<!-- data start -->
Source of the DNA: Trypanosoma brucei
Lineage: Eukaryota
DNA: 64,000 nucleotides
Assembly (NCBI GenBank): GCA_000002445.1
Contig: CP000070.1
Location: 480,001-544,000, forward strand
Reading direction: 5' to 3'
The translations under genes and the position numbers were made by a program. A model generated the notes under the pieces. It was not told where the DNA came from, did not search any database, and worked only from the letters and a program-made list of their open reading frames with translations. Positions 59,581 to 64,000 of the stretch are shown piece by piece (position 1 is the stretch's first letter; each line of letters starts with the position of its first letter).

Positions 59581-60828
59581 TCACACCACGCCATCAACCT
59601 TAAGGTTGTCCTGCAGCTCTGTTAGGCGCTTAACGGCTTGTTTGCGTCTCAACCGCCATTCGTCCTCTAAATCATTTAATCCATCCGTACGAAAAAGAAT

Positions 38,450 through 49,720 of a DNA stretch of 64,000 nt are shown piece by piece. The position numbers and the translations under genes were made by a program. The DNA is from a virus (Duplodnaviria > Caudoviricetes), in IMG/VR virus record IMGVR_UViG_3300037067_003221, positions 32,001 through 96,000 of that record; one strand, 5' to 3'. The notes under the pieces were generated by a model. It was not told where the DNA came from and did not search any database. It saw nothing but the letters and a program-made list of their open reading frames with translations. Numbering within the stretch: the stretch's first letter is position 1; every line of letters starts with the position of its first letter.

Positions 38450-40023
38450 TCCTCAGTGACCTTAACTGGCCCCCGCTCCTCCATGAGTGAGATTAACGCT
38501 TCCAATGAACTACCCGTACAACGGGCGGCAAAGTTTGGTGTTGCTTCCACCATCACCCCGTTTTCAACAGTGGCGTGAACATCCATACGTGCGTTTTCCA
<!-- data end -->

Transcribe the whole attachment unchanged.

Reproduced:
Source of the DNA: Trypanosoma brucei
Lineage: Eukaryota
DNA: 64,000 nucleotides
Assembly (NCBI GenBank): GCA_000002445.1
Contig: CP000070.1
Location: 480,001-544,000, forward strand
Reading direction: 5' to 3'
The translations under genes and the position numbers were made by a program. A model generated the notes under the pieces. It was not told where the DNA came from, did not search any database, and worked only from the letters and a program-made list of their open reading frames with translations. Positions 59,581 to 64,000 of the stretch are shown piece by piece (position 1 is the stretch's first letter; each line of letters starts with the position of its first letter).

Positions 59581-60828
59581 TCACACCACGCCATCAACCT
59601 TAAGGTTGTCCTGCAGCTCTGTTAGGCGCTTAACGGCTTGTTTGCGTCTCAACCGCCATTCGTCCTCTAAATCATTTAATCCATCCGTACGAAAAAGAAT

Positions 38,450 through 49,720 of a DNA stretch of 64,000 nt are shown piece by piece. The position numbers and the translations under genes were made by a program. The DNA is from a virus (Duplodnaviria > Caudoviricetes), in IMG/VR virus record IMGVR_UViG_3300037067_003221, positions 32,001 through 96,000 of that record; one strand, 5' to 3'. The notes under the pieces were generated by a model. It was not told where the DNA came from and did not search any database. It saw nothing but the letters and a program-made list of their open reading frames with translations. Numbering within the stretch: the stretch's first letter is position 1; every line of letters starts with the position of its first letter.

Positions 38450-40023
38450 TCCTCAGTGACCTTAACTGGCCCCCGCTCCTCCATGAGTGAGATTAACGCT
38501 TCCAATGAACTACCCGTACAACGGGCGGCAAAGTTTGGTGTTGCTTCCACCATCACCCCGTTTTCAACAGTGGCGTGAACATCCATACGTGCGTTTTCCA